Nursing is a job that requires compassion, patience and a willingness to serve. It is also a job dominated by women. More men join the nursing ranks each year, but as of 2012, less than 10 percent of nurses in the U.S. were men, according to data from Discover Nursing and the Census Bureau. In the subspecialty of dialysis nursing, registered nurses take care of patients needing dialysis treatments for renal failure and other kidney-related conditions. Dialysis RNs work in hospitals, outpatient medical centers, doctor's offices and clinics.
The path to becoming a dialysis RN starts by earning an associates or bachelor's degree in nursing, followed by taking and passing the National Council Licensure Examination. While in nursing school, a student interested in dialysis should take specialized classes related to kidney and renal diseases. For additional knowledge and practice, a dialysis nurse can opt for certification as a Nephrology Nurse through the Nephrology Nurse Certification Commission. Certification requires the applicant to gain 2,000 practical hours in a dialysis unit and pass the certification exam.
The dialysis RN monitors a patient before, during and after the treatment, looking for signs of an allergic reaction or other issues. Coordinating care with other doctors and health professionals, the dialysis RN assures that each patient receives proper care outside of dialysis treatments. Because the dialysis process can be complicated, the dialysis RN makes sure her patient understands his treatment options and knows how to manage his condition at home. If a patient needs a kidney transplant, the dialysis RN provides pre- and post-surgical care, checking the patient for signs of infection or organ rejection. A dialysis RN also administers other medications as needed.
Along with compassion and patience, the dialysis RN must have empathy for patients, many of whom are facing life-threatening diseases and conditions. A dialysis nurse must be a team player as well as be able to work independently, with little or no immediate supervision. Other skills necessary for dialysis workers include being emotionally stable to support patients and possessing excellent analytic skills to make decisions on behalf of each patient.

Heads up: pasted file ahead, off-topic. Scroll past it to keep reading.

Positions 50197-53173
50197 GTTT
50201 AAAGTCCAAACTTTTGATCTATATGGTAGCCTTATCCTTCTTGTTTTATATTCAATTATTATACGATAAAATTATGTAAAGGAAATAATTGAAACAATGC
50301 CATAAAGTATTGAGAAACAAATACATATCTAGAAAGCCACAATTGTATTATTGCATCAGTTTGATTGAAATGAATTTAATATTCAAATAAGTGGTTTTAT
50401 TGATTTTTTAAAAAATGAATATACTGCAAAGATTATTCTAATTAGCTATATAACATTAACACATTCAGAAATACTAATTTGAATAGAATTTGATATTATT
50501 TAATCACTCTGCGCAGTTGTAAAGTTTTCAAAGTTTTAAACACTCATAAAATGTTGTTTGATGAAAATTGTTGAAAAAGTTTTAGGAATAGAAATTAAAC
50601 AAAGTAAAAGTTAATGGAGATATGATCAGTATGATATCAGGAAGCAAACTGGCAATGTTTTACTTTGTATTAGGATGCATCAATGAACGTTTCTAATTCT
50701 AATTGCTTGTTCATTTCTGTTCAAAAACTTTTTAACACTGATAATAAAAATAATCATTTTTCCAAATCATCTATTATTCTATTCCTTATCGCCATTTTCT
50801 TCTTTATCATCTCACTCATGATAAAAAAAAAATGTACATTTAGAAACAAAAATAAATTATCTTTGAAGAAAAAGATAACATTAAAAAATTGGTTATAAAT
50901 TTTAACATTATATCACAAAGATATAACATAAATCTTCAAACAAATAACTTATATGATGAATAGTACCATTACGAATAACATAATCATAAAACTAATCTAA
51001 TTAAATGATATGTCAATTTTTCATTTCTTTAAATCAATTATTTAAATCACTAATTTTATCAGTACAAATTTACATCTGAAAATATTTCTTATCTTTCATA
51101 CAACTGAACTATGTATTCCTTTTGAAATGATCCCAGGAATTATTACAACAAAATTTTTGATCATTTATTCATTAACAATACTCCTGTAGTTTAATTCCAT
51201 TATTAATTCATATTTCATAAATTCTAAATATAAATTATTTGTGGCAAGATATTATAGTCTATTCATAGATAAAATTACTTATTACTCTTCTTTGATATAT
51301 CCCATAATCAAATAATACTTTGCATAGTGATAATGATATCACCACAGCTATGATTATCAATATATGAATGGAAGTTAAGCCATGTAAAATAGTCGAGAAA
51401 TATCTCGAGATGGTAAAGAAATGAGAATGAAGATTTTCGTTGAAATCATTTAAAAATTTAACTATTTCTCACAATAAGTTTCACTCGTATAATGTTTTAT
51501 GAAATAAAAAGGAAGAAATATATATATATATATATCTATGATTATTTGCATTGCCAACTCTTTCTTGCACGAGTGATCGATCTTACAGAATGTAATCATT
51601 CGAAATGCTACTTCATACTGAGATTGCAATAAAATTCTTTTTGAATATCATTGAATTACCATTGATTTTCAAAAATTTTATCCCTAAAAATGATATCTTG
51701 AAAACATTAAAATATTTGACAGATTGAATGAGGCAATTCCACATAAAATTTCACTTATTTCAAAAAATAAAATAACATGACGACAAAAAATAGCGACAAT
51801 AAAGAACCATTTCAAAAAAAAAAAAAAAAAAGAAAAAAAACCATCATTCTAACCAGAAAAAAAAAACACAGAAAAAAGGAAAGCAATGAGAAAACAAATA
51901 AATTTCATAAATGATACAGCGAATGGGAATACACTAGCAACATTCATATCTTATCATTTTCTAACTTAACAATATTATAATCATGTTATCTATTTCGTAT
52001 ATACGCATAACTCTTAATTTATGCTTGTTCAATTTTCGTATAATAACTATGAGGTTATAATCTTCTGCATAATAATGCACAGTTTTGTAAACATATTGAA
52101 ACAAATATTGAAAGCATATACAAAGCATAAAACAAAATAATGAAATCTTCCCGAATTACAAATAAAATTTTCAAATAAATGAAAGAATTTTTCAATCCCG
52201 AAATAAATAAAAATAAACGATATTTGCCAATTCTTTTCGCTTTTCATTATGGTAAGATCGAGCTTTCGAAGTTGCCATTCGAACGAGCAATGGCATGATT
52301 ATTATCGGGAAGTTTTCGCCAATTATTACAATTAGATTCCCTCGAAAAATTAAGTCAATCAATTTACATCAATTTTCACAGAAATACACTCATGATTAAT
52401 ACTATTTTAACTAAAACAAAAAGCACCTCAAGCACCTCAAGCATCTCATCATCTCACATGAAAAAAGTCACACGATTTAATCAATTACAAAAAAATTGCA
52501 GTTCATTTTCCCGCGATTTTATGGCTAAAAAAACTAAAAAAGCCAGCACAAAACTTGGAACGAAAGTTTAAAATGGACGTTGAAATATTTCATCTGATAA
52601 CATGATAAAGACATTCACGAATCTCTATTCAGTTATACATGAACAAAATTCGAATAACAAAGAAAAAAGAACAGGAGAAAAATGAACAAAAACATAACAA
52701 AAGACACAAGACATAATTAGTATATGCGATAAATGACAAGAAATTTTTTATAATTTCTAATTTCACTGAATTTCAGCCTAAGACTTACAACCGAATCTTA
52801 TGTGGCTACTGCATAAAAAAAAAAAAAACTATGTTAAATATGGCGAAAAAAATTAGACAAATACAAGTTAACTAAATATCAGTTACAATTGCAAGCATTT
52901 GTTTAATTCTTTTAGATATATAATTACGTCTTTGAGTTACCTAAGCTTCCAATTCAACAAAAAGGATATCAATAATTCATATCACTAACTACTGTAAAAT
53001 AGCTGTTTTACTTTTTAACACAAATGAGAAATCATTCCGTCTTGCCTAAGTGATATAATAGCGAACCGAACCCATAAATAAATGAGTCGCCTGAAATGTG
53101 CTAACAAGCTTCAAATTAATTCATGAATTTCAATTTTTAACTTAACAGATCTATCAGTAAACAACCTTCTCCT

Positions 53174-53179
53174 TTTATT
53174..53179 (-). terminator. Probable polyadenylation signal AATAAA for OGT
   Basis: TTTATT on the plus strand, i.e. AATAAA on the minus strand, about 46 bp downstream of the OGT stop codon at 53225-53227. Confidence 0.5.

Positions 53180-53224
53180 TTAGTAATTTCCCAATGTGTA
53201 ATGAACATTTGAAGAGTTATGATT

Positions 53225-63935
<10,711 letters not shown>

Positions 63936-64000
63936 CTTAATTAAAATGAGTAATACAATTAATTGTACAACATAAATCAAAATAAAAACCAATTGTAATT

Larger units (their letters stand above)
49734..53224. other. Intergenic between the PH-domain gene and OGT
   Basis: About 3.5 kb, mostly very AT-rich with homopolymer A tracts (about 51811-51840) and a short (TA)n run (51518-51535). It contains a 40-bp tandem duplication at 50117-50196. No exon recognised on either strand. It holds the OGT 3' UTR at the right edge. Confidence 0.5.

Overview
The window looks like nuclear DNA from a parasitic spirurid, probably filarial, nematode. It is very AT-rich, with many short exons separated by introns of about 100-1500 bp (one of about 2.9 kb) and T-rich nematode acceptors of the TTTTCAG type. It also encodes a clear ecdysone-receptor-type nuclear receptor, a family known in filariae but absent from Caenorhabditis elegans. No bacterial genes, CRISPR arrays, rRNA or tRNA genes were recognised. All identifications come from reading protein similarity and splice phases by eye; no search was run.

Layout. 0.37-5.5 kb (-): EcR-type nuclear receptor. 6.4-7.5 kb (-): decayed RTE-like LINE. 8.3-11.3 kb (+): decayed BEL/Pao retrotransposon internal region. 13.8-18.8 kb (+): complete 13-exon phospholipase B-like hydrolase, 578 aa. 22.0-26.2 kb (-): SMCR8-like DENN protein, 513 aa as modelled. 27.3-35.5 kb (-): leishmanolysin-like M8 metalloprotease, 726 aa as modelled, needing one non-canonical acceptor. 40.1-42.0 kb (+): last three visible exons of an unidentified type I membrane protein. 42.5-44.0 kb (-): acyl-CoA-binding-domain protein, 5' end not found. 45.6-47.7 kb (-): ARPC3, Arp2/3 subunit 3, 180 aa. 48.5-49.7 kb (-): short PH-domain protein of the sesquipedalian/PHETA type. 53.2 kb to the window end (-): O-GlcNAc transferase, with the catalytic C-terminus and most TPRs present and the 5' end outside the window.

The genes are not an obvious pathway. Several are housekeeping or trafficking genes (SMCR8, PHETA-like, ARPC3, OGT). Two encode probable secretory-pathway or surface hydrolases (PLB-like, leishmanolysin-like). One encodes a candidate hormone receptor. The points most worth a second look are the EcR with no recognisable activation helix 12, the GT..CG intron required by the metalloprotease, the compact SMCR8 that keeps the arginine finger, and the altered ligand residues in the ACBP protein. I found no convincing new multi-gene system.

Salary and Work Environment
According to a survey by the American Nephrology Nurses Association, dialysis RNs earned average incomes of $91,240 a year as of 2012. The Bureau of Labor Statistics lists the average salary for an RN at closer to $64,000 a year, as of 2010. Like other nurses, dialysis nurses come into frequent contact with potentially-hazardous materials like bodily fluids, blood and needles. The dialysis RN must be able to lift and move patients, spends most of her day on her feet and stoops and kneels frequently. Nurses that want to advance in the field to positions like nurse manager or transplant coordinator should earn a master's degree in nursing and pursue certification as an advanced practical nurse.
2016 Salary Information for Registered Nurses
Registered nurses earned a median annual salary of $68,450 in 2016, according to the U.S. Bureau of Labor Statistics. On the low end, registered nurses earned a 25th percentile salary of $56,190, meaning 75 percent earned more than this amount. The 75th percentile salary is $83,770, meaning 25 percent earn more. In 2016, 2,955,200 people were employed in the U.S. as registered nurses.
- Discover Nursing: Male Nurses
- Inner Body: How To Become a Dialysis Nurse
- Discover Nursing: Nephrology Nurses
- General Healthcare Resources: Dialysis Nurse Job Description
- American Nephrology Nurses Association: 2012 Nephrology AP Salary and Benefits Survey
- Bureau of Labor Statistics: Registered Nurses
- U.S. Census Bureau: Male Nurses Becoming More Commonplace
- U.S. Bureau of Labor Statistics: Occupational Outlook Handbook: Registered Nurses
- Career Trend: Registered Nurses
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